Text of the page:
Why Homo sapiens sapiens lost its tail


What is the difference between great apes and other monkeys?


Monkeys - we usually know them from the zoo: baboons, gorillas, monkeys, chimpanzees, spider monkeys, a total of around 350 species. They are summarized in the mammalian order of primates and are often referred to as our cousins. Some of them are even called "great apes". Why? And what makes them different from the other monkeys?

First of all, we should clarify the question of who is one of the great apes living today. The great apes in the broader sense comprise two families: the small and the great great apes. Small apes are the family of gibbons that live in Southeast Asia. The great apes include the chimpanzees and gorillas from Africa, the orangutans from Southeast Asia and we, homo sapiens, the human being.

Why are humans, chimpanzees, gorillas and orangutans all grouped together in a family? Initially, such a classification was made on the basis of physical characteristics that distinguish this group from others. The most striking feature: great apes do not have a tail. They are usually larger and heavier than other monkeys and hold more erect. The chest is wider and the shoulder joint set further back allows the upper arms to move freely. In contrast to the other monkeys, the great apes' arms are longer than their legs. Humans are an exception in this case. An essential feature is that the brain of the great apes is significantly larger in relation to the body than that of the other apes. In order to develop such a complex brain, pregnancy and adolescence are significantly extended to adulthood.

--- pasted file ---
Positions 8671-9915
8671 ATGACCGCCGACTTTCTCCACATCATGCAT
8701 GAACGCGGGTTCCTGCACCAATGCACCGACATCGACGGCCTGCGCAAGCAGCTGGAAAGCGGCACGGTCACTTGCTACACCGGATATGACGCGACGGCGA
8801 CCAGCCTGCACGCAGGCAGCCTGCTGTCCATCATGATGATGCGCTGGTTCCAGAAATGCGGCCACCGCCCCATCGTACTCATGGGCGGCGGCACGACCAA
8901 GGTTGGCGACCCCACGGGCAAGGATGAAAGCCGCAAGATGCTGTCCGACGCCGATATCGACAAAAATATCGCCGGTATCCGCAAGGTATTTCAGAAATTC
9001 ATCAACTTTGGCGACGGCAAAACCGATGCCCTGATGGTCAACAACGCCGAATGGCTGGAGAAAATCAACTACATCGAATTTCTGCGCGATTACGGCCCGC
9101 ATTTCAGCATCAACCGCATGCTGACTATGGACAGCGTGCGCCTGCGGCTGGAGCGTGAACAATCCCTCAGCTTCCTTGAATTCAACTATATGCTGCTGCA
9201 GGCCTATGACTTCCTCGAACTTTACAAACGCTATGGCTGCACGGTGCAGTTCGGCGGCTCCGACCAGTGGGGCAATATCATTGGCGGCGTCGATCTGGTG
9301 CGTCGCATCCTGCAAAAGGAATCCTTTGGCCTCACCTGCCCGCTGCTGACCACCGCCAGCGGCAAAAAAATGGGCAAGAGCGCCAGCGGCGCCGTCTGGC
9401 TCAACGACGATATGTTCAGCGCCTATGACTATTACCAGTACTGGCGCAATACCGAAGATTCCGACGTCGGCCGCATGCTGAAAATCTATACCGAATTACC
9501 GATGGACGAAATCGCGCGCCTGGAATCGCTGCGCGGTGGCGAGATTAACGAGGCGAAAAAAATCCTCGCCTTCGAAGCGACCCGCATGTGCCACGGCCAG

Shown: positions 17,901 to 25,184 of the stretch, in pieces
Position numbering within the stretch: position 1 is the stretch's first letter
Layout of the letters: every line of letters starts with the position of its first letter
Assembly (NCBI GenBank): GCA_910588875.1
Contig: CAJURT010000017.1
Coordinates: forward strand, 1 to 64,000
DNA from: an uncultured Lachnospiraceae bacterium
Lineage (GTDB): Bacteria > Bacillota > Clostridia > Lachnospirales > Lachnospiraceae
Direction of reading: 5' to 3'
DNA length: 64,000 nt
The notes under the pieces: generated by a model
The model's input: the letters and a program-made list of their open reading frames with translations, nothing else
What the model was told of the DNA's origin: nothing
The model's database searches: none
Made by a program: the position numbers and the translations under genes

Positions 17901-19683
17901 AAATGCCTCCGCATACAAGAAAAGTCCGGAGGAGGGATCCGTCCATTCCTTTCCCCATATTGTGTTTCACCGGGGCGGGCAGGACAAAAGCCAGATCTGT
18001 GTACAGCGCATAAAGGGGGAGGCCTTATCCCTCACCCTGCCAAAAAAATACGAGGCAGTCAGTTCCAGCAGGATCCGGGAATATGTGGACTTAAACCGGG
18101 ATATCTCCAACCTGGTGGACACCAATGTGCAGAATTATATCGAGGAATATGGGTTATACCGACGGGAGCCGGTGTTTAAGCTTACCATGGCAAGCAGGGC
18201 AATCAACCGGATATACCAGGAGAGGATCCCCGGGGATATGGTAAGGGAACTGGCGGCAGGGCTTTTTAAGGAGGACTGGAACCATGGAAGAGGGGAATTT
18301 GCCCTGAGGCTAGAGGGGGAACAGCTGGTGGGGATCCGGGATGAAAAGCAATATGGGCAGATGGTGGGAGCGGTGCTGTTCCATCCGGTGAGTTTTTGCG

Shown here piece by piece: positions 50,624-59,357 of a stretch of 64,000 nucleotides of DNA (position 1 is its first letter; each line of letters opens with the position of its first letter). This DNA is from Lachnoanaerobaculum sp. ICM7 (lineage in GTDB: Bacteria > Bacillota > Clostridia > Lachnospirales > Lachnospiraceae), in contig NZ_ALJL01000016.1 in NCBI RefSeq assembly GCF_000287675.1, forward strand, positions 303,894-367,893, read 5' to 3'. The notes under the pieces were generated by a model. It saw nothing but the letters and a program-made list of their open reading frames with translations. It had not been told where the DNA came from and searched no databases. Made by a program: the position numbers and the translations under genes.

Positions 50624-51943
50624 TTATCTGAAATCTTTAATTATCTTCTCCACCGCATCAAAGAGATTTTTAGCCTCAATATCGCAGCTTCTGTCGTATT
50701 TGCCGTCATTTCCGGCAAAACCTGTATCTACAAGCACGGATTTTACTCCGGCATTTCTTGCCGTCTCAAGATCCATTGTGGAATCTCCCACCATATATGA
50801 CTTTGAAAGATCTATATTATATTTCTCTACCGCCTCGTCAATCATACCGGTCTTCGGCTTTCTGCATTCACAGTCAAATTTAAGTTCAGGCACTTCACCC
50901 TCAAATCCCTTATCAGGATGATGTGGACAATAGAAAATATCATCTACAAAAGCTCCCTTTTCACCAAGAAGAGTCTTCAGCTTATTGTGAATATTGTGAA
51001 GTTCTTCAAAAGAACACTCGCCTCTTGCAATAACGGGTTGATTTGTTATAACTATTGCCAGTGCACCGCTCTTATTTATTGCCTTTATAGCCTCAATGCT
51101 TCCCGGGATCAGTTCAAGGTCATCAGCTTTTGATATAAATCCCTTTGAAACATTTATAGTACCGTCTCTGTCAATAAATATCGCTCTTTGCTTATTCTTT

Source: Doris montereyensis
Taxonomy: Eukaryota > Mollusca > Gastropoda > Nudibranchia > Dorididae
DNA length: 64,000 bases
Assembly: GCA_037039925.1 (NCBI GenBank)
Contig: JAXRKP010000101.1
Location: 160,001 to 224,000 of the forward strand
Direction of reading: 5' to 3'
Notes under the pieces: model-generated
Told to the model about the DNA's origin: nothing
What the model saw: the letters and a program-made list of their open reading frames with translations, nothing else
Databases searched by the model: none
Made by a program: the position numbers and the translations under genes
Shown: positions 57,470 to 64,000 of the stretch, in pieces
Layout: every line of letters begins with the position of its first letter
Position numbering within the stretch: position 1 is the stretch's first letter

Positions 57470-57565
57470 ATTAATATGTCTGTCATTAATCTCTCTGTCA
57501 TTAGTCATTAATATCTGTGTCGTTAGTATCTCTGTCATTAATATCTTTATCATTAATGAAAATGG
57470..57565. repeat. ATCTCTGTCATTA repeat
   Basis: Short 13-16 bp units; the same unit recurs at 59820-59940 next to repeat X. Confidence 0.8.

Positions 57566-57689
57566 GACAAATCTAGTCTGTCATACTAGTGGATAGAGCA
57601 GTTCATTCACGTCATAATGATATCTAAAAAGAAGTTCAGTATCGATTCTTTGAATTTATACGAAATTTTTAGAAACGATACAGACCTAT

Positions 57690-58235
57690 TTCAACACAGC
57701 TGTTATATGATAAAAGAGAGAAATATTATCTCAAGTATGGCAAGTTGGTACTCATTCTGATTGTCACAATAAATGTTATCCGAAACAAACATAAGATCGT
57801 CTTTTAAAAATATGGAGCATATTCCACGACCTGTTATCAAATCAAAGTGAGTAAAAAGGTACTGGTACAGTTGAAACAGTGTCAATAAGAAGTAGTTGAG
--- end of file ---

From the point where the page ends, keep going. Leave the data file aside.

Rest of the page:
In addition to these external characteristics of kinship, the development of molecular biological methods has recently made it possible to analyze kinship on the basis of genetic similarities between species. In addition, due to the relatively constant mutation rates of certain genes, a “molecular clock” can be set up. With the help of this “clock”, the approximate point in time at which the last common ancestor of two species lived can be determined.

The original form of all primates probably lived around 80 to 90 million years ago, i.e. at the time of the dinosaurs. In the course of evolution, more and more primate species emerged. Many became extinct, while others split up into new species. About 25 million years ago, the great apes split off from the other apes. The kinship relationships within the great apes living today are as follows: The orangutan split off from the other great apes around 15 million years ago and is consequently the ape least related to humans. The gorillas split off about 9 million years ago. Our direct and closest relatives are the chimpanzees, with whom we share 98.4% of our genes according to molecular biological studies. The last common ancestor of humans and chimpanzees lived about 6 million years ago.

Incidentally, humans are the only great apes that are not threatened with extinction.